Case Report – BCCA sets aside Anton Piller order because findings in prior order were inadmissible

On May 7th, the British Columbia Court of Appeal set aside an Anton Piller order obtained by the Crown against acquitted Air India bombing defendant Ripudaman Singh Malik and his family members.

The Court filed an action against Malik and family members to recover monies paid to support his defence in the Air India trial. The monies were paid pursuant to an agreement that was premised on an agreement by Mr. Malik to transfer his assets to the Crown. When he did not make the transfer, the Crown refused to continue funding Mr. Malik’s defence. In response, Mr. Malik brought a “Rowbotham” application for a state-funded defence. He was unsuccessful, but reached a subsequent agreement with the Crown and was eventually acquitted.

The Crown sued for repayment of advances made under the first agreement. It claimed it entered the agreement based on misrepresentations and claimed that Mr. Malik and his family members conspired to hide assets and hinder the Crown’s collection of monies owed. The Crown obtained a Mareva injunction and Anton Piller by submitting and relying heavily upon the judge’s finding in the Rowbotham application.

The Court of Appeal held that the Crown had not established a strong prima facie case of fraud nor had it shown a real possibility the defendants would destroy any incriminating documents that may be in their possession because only some of the judge’s findings from the Rowbotham application were admissible. The Court characterized findings in the Rowbotham application as follows:

The conclusion reached by Stromberg-Stein J. was that Mr. Malik had the means to pay for, or make a contribution towards, his defence costs. Her conclusion was based on her finding that Mr. Malik could look to the income and assets of his family, as well as his own assets, because the assets of Mr. Malik and his family were fused. In the alternative, Stromberg-Stein J. would have decided the application on the issue that Mr. Malik had disentitled himself to relief because he had not prioritized his legal expenses over other expenses.

The Court held that Mr. Malik could not be bound by the application judge’s alternative finding in a subsequent proceeding because it was a collateral finding. It explained that the doctrines of issue estoppel and abuse of process, “will not prevent a person from re-litigating findings that were collaterally made by the court and were not fundamental to the decision in the earlier proceeding.”

Also notable is the Court’s finding that the jurisdiction to order an Anton Piller flows from a superior court’s inherent jurisdiction. It rejected an argument that the British Columbia Supreme Court has no jurisdiction to order an Anton Piller because the Court’s rule-based power to preserve property on an interim basis is narrowly worded.

Note that the Court did preserve the Mareva injunction against Mr. Malik alone based on a finding that the Crown had prima facie claim for an equitable interest in his property and otherwise met the test for an injunction.

British Columbia v. Malik, 2009 BCCA 201.

Case Report – US Supreme Court revives FOI request precluded as res judicata

On June 12th, the Supreme Court of the United States unanimously held that an FOI claim filed by an acquaintance of a person who was unsuccessful in previously filing the same claim should not be barred.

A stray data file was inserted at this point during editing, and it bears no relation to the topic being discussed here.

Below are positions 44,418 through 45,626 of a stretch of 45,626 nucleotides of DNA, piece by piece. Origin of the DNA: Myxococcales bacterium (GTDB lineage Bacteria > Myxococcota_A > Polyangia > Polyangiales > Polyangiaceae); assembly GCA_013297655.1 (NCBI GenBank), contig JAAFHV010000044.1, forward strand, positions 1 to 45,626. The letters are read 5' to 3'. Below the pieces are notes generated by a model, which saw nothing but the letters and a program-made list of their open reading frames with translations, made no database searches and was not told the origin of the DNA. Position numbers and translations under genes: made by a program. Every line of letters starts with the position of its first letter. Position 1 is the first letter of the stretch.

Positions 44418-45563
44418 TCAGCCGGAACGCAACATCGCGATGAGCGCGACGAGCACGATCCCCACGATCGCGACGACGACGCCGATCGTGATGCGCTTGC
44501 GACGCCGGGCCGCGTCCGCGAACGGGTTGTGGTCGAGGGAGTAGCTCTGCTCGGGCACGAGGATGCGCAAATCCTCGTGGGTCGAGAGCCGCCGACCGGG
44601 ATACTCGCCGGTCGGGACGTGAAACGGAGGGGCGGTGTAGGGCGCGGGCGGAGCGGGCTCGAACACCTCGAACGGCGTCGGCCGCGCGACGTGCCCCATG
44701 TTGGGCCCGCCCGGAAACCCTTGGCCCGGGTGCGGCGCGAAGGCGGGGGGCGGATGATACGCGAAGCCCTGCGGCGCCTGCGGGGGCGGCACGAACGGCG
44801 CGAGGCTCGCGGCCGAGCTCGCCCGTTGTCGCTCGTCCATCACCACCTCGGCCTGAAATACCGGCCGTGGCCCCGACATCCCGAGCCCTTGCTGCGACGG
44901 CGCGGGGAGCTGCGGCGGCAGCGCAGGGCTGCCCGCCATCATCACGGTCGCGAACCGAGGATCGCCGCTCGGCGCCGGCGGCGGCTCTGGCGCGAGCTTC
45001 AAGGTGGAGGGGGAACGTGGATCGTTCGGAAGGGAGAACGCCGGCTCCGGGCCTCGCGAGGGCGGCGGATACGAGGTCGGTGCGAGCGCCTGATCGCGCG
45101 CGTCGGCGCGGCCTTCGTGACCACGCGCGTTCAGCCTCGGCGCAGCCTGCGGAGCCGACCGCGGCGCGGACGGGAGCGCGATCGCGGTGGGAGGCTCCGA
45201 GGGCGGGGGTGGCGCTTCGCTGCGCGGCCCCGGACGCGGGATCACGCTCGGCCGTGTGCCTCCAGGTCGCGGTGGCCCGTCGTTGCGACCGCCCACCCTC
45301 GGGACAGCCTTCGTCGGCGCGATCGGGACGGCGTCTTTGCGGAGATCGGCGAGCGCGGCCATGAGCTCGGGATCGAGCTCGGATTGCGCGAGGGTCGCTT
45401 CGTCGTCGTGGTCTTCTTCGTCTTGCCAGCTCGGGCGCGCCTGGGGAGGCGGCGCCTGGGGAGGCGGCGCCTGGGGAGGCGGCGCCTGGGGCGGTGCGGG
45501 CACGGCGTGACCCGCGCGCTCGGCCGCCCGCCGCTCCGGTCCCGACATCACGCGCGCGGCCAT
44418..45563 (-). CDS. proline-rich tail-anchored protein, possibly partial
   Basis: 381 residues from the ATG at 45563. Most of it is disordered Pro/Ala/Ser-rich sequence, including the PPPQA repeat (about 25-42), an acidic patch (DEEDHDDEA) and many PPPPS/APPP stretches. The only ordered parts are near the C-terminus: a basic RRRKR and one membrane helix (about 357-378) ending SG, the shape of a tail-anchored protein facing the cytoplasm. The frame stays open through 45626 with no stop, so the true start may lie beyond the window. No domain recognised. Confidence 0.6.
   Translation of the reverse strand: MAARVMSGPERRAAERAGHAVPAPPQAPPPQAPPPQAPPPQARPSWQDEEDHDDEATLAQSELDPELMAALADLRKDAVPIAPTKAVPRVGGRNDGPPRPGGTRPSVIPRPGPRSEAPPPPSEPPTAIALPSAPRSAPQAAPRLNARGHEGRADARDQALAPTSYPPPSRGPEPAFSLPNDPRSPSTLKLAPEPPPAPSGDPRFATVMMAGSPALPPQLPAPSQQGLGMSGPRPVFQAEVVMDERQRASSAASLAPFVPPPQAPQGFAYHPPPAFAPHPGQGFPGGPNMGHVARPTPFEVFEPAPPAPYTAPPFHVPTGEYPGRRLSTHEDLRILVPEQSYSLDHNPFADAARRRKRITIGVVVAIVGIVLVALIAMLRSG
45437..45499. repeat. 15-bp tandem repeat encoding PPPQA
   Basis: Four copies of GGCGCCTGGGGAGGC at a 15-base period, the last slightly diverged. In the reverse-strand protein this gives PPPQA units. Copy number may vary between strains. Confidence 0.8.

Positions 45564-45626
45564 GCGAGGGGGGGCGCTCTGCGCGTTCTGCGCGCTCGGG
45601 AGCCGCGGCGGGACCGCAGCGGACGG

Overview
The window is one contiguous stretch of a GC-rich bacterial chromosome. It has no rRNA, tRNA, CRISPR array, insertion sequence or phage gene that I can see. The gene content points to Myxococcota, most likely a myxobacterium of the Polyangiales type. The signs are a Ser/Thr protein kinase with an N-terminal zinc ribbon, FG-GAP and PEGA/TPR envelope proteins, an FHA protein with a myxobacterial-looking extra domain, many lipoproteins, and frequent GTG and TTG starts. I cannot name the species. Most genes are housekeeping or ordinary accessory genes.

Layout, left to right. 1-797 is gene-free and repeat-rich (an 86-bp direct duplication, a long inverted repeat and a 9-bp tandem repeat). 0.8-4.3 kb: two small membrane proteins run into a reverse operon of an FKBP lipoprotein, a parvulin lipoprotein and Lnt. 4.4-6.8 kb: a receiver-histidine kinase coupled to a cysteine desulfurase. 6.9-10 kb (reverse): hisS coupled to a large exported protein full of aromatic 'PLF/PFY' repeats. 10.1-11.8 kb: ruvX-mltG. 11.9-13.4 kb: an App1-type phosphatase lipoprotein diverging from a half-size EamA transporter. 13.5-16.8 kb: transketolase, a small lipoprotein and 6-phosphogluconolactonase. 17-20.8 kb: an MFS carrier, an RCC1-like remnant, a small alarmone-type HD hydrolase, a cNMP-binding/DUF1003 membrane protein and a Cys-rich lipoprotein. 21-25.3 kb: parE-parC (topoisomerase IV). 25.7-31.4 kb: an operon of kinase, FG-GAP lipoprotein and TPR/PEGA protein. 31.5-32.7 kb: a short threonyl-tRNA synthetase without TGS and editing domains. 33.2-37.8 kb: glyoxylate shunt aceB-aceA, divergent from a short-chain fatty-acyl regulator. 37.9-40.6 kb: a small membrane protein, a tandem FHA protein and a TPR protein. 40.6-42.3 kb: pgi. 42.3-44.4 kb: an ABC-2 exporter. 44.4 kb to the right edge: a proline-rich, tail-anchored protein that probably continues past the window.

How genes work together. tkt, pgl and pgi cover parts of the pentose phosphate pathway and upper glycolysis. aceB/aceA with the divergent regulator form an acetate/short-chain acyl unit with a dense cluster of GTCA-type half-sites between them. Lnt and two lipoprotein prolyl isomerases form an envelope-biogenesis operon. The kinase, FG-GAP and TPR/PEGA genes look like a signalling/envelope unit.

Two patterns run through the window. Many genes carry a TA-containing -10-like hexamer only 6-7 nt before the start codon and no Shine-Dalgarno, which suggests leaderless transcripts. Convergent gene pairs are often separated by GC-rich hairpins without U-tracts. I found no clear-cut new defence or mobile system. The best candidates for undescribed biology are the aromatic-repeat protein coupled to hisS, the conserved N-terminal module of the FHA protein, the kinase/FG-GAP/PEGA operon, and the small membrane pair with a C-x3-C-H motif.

The first requester asked the Federal Aviation Administration for technical documents related to a model of vintage airplane he owned and was seeking to restore. The FAA denied the request based on the FOIA’s third-party trade secrets exemption. The first requester eventually filed a lawsuit that was heard by the Tenth Circuit Court of Appeals. The Tenth Circuit upheld the lower court’s finding that the third-party restored its right to protect the records (despite an earlier waiver) by objecting after the FOI request had been filed. It did, however, significantly qualify its decision by noting that the first requester had not challenged whether it was possible to “restore” trade-secret status once waived and, if so, whether the timing of the third-party’s objection enabled such restoration.

The second requester then filed the same request and eventually filed suit, but was barred in the first instance and on appeal based on a finding that he was “virtually represented” by the first requester. The virtual representation doctrine expands the traditional exceptions (in American federal law) to the rule that one must be a party to be barred by a prior judgement. It had not previously been considered by the Supreme Court.

The Supreme Court rejected the virtual representation doctrine but remanded the matter for a determination as to whether the second requester filed suit as the first requester’s agent. This may have seemed a possibility to the Court because the first requester had a greater interest in the records (he owned the aircraft, the second requester did not) and had asked the second requester to help him restore the aircraft and because both requesters used the same legal counsel. There was no determination of the question of agency on the record, however, so the Court let the agency issue live with a note that “courts should be cautious about finding preclusion on this basis.”

The Supreme Court’s decision does not turn on the specific nature of a public right of access, though it did reject an argument that the second requester had a reduced interest in controlling the first reqeuster’s litigation because a duty to disclose is “owed the public generally.” It said, that notwithstanding the general public interest in access to government records, a grant of relief under the FOIA is personal.

Taylor v. Sturgell, 553 U.S. 2008.